Full of controversy
For a company of Uber that has a business model connecting drivers and drivers in more than 250 countries, controversy becomes inevitable, both external and internal.
From the external side, Uber has many challenges to convince local authorities that they are running a legal business. A number of municipal governments had time to close Uber services, call it San Francisco and California, but ultimately Uber managed to get permission to operate in those cities. However, the company continues to get pressure from other municipal governments such as Jakarta, Ho Chi Minh City, and Bangkok.
Beyond that, many actors in the traditional taxi industry do not want Uber’s presence in their city. These actors, especially taxi drivers, often protest in various cities. In fact, this anger could lead to the destruction of Uber car in Paris.
While from the internal side, one of Uber’s biggest problems lies in the driver’s part. A number of Uber drivers have been accused of kidnapping a female rider, violating a rider, to harassing and rape. All the riders have passed Uber’s selection.
Recently, SVP business Uber Emil Michael expressed highly controversial comments on a dinner banquet, in which a number of media were present in it. There, Emil said that he gave the idea to spend money of USD 1 million (Rp 12.3 billion) to conduct a campaign of revenge against the journalists. He explained that he wanted to find the secret of embarrassing a number of journalists and publicly disclose them.
CEO Travis Kalanick has apologized through his Twitter account about it.
Uber has a lot of rivals in this realm. In America for example, Uber is faced with Lyft and SideCar, a company that also deals with connecting drivers and drivers.
Uber is at odds with his rivals, especially Lyft, who has the hallmark of a pink mustache in their car. Lyft CNN briefly reported that Uber’s employees had booked and canceled a trip on Lyft 5,560 times in the last year. It is considered to have reduced the amount of revenue as well as the availability of Lyft drivers.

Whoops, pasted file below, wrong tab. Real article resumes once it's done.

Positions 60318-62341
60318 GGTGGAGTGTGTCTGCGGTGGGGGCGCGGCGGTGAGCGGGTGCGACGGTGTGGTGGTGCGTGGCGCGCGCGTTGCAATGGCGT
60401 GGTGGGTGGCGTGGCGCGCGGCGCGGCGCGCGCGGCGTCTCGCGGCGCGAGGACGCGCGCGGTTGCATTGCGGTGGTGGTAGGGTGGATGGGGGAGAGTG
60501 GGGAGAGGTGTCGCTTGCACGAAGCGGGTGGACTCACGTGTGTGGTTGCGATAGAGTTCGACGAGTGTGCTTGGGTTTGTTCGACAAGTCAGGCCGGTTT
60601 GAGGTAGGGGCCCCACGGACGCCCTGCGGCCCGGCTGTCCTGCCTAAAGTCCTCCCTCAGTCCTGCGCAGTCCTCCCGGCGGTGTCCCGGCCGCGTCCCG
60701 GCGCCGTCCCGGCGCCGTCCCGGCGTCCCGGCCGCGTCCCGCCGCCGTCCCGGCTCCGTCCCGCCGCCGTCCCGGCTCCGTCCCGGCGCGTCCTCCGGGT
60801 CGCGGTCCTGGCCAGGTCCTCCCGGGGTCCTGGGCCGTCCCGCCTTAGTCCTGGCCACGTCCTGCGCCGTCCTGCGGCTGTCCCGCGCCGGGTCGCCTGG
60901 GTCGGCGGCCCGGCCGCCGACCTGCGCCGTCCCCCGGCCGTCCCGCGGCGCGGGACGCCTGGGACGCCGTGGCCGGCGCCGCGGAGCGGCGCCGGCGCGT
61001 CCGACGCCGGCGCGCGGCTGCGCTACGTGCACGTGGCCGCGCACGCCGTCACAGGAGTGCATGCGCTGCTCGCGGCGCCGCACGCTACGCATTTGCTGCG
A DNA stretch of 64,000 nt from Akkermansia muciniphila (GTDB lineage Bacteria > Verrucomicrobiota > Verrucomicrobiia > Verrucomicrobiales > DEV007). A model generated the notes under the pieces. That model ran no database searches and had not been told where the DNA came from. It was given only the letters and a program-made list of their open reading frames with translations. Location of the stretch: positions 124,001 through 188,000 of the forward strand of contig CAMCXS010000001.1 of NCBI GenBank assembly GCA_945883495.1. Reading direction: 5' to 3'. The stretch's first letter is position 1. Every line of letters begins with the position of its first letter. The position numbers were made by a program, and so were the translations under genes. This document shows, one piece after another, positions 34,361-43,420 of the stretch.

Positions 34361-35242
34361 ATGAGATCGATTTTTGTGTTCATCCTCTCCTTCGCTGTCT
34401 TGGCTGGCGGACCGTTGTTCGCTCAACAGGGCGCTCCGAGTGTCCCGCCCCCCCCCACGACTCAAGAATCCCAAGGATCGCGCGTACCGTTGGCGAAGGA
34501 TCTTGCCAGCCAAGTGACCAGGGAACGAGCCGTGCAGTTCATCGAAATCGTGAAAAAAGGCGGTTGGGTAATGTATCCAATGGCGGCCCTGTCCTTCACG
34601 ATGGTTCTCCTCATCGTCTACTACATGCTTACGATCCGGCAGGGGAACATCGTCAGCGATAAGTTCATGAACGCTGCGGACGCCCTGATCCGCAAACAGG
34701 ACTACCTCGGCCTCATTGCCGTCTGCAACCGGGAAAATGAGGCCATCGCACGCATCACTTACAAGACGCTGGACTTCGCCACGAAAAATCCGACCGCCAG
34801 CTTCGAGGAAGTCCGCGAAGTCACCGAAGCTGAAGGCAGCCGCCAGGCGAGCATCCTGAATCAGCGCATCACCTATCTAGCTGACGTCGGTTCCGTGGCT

Not only that, a number of Uber employees who became riders Lyft has also been trying to recruit the riders to go to Uber. Even Travis once admitted trying to sabotage Lyft’s fund-raising efforts by contacting some of Lyft’s potential investors first and telling them that Uber would raise even more money from what Lyft was doing at the time.
However, Uber counterattacked by saying that Lyft had booked and canceled a trip in Uber 13,000 times! What a hot competition.
In Asia, Uber is faced with GrabTaxi and EasyTaxi, as well as Ola in India. Although all three have different business models, connecting riders with taxis (Uber does not have its own fleet of taxis in Asia), but the same market wants to go: people who want to travel by car.
Although Uber seems to have big money, GrabTaxi and Ola are not opponents that can be set aside. Focusing on Southeast Asia alone, GrabTaxi has become Southeast Asia’s largest funded (with publishing) company with a final funding round of USD 250 million (Rp 3 trillion). Ola itself recently received a fund injection that is not less great: USD 210 million (Rp 2.6 trillion).
In Indonesia alone, Uber still has a small operation. They focus on the strategic area of SCBD area. However, Uber still has not settled a dispute with the city government of DKI Jakarta related to the legality of its business. In the homeland, Uber competes with GrabTaxi and EasyTaxi.